The only trouble with Mika's ascent this season, when he averaged 20.3 points and 9.2 rebounds as a sophomore, is it makes the team's performance seem more disappointing. If you had told me Mika would be this productive in his first season back from a church mission, I would have upgraded my preseason forecast.
I didn't predict an NCAA Tournament bid for the Cougars, believing it would take a year for the team to come together (similar to Utah's situation). That basically proved true during BYU's 22-12 season that ended with a loss to UT Arlington in the NIT's first round. The premise was that everybody would stick around and the Cougars would figure out some things next season and make an NCAA appearance.
That seems doubtful without Mika — just because he's that good. He looks like a second-round draft choice in June, which would be a sufficient opportunity to launch his NBA career. With new rules further connecting NBA rosters to NBA Development League affiliates, players such as Mika and former BYU teammate Kyle Collinsworth will have more opportunity to improve within a system.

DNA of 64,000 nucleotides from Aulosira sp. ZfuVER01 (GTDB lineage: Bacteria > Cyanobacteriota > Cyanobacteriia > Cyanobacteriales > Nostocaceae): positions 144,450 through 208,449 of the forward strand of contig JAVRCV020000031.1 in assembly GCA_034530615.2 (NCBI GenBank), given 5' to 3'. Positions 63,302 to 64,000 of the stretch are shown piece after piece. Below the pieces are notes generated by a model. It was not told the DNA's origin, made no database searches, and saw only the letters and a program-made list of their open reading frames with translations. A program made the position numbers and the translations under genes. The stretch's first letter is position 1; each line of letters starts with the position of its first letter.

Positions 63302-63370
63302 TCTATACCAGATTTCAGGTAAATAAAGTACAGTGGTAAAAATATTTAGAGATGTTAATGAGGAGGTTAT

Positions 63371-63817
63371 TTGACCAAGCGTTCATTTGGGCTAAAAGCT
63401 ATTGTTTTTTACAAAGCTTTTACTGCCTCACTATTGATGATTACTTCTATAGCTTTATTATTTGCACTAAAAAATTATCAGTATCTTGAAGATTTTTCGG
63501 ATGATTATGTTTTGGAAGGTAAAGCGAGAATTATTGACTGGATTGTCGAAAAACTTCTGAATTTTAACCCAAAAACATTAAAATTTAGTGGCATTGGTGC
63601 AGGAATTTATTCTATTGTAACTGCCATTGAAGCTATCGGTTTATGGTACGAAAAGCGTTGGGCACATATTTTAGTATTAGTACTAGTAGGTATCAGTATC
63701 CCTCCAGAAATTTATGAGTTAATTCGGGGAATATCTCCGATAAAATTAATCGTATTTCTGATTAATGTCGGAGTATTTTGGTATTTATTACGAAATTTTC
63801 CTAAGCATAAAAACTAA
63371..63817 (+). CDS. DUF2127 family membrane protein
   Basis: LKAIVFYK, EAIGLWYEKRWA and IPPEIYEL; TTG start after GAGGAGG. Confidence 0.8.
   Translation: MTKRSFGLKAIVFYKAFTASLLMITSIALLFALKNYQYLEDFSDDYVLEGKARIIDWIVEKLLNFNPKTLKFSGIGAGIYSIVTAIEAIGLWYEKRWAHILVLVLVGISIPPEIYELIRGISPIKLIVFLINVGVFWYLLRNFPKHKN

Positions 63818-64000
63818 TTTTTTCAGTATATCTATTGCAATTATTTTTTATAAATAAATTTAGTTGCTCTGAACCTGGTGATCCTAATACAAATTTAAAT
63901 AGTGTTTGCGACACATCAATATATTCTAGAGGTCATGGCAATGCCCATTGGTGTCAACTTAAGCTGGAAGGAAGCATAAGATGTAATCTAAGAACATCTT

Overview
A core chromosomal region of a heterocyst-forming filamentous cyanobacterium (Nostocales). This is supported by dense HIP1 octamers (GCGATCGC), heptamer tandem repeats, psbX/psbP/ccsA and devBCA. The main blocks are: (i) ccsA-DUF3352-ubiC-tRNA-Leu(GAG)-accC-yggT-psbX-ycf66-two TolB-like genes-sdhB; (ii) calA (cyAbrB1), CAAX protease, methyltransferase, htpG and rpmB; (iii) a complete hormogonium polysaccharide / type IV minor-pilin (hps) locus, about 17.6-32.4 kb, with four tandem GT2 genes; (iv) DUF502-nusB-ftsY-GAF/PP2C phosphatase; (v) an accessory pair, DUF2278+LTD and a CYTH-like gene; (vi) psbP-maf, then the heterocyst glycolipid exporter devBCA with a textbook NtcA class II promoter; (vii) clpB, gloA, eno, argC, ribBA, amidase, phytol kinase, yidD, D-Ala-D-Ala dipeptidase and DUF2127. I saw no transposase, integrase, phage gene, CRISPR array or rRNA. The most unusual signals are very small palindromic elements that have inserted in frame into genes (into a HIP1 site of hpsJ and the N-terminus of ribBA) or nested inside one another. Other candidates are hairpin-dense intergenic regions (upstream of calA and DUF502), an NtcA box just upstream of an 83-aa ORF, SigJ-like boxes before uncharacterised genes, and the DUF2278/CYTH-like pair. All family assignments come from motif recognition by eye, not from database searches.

The same may be true of Kuzma, although I see Mika's game as more advanced at this stage. Selfishly, I hope they both end up staying in school for another year. Fans deserve to watch the best possible product on the court. The good part is that whatever decisions they make will have stemmed from good information.
The two best things the NBA has done in my lifetime are establish a rookie wage scale that basically eliminates contract holdouts and give players the chance to work out for teams in May without committing themselves to the draft.
Mika and Kuzma owe it themselves to see what the NBA thinks of them then decide where they go from here. If they leave, they will have left some things undone in their college programs, but that's their choice.